All right on the night

It seems that for years emergency duty (or out-of-hours) teams have
been in the sights of modernisers who view such generic teams as
social care dinosaurs. And yet they continue to defy extinction. As
parts of their traditional work disappear they seem to have become
busier not idler.

Five years ago, Derby City Council (which had become a unitary
authority in 1997) set up its own out-of-hours social work team,
having previously contracted the service from Derbyshire Council.
The shaping of the service was delegated to its service manager,
Chris Hadley.

“I was appointed on 1 April 2001 and had to have the service
operational by 4 June,” smiles Hadley. “It was really exciting
because I had a blank sheet of paper. I needed to appoint six
staff, set up all the protocols and working arrangements between
daytime services and out of hours, and introduce interagency
arrangements with health, police and so on.”

The challenges didn’t stop there. “Another was resourcing 128 hours
a week, longer if there’s a bank holiday, with such a small team,”
says Hadley.

Especially when you consider that most daytime social work teams
might have five or six staff to cover 37 hours a week. Being a
practitioner manager is certainly useful at times.”

However, such challenges for Hadley were outweighed by the
opportunities afforded by supportive senior management. She says:
“My line manager said: ‘We’ve got faith in you – get on with

It’s almost a clichŽ to say that any service’s best resource
is its staff. But it is true. Says Hadley: “Finding the right staff
was crucial. I needed people to be flexible, who could work shifts
within working time directives, work for a comparatively low
enhanced rate of just 10 per cent, and be able to provide a
continuity of service.”

For Hadley, recruiting tried and tested staff was pivotal. “I
managed to appoint two senior practitioners from the Derbyshire
team who act as my deputies.”

Having previously worked with them – as well as another former
colleague from the county – Hadley knew they were experienced,
reliable and competent approved social workers and child care
practitioners who were also well versed in adult care and court
work: good old fashioned generic all-rounders. “It was a good
blend,” she says. “It started us off on a sure footing – everyone
was up for it. It was a new service; it was exciting. And the
support we get from sessional staff has been excellent.”

Looking back at that time, Hadley regrets that there wasn’t an
official launch. “We should have had some sort of launch event,
where we could have said this is who we are and what we do.
Especially given that we weren’t being called an EDT but Care Line.
It was a missed PR opportunity,” she says.

The team’s next challenge is the ever-present problem of how to
respond to evolving services. Things have changed, agrees Hadley.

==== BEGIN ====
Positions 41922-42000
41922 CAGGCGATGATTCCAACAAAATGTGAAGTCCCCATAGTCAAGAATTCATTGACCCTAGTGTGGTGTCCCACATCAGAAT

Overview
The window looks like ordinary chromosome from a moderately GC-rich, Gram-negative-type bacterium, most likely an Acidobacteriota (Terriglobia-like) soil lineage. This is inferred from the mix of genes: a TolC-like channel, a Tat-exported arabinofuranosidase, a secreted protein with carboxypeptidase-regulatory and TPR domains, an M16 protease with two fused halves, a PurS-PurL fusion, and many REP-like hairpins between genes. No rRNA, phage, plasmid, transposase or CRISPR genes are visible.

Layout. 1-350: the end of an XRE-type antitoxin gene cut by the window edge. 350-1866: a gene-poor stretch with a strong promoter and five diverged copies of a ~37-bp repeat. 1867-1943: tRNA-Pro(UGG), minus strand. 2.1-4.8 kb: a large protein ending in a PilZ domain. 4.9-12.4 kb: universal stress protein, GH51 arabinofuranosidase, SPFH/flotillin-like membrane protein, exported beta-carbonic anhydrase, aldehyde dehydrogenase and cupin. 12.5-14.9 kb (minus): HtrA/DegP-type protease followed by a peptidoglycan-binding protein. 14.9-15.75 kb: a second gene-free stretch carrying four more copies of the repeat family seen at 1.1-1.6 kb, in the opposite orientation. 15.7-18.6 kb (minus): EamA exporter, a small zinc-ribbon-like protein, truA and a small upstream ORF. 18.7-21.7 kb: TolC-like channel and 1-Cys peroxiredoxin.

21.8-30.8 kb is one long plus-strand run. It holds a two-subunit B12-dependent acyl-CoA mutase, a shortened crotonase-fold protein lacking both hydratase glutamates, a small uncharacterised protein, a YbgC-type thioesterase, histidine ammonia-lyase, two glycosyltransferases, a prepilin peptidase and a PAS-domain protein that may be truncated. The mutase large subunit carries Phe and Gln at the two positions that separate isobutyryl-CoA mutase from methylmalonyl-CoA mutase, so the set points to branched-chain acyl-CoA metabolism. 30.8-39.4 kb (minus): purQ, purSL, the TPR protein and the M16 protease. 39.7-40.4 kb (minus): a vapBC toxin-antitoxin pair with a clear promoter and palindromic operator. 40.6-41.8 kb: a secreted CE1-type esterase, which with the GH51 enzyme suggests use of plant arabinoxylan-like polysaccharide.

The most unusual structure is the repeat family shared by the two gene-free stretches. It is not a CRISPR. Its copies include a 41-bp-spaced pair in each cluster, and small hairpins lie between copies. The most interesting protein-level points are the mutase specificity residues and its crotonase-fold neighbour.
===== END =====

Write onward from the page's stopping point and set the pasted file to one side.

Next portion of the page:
“There’s the separation of adults and children’s services – and yet
we still cover both. There is a contractual arrangement with Sova –
a voluntary agency – to take on the non-looked after children, but
we act as a handling agency for police and criminal evidence (Pace)
interviews. Family support now works some unusual hours. The youth
offending team now attends magistrates’ court but we do the bank
holidays. The crisis resolution team now covers mental health but
we still do the statutory mental health work.”

Despite aspects of its work being transferred out, Care Line’s
workload is increasing. “I don’t know whether that is because we
are becoming more well-known or whether there’s a perception that
people can access services more quickly through us,” Hadley says.
“We are getting through about 11,000 referrals a year which is a
lot for a small team. When we first started it was probably
something like 7,000.”

So, although the team’s inauguration passed largely unheralded, it
is certainly making the right impact now. But, says Hadley, the
team isn’t resting on its laurels. “We actively go out during the
day to provide training to social care staff on things like risk
assessment and to nurses and the universities. We like to get out
there to broadcast what we do. I think we’re a valuable resource to
the council.”

Curriculum vitae 
Chris Hadley.
Job: Service manager, Derby City Care Line.
Qualifications: CQSW/DipSW, MA Policy and
professional studies, NVQ5 Management.
Last job: Social worker, emergency duty team,
First job: Residential care worker with adults
with disabilities. 

Network – get other people involved.
Make sure staff have oodles of goodwill.
Invest in a launch event. 


Confine yourself to office hours to set up an out-of-hours service.

Team identity is automatic.

More from Community Care

Comments are closed.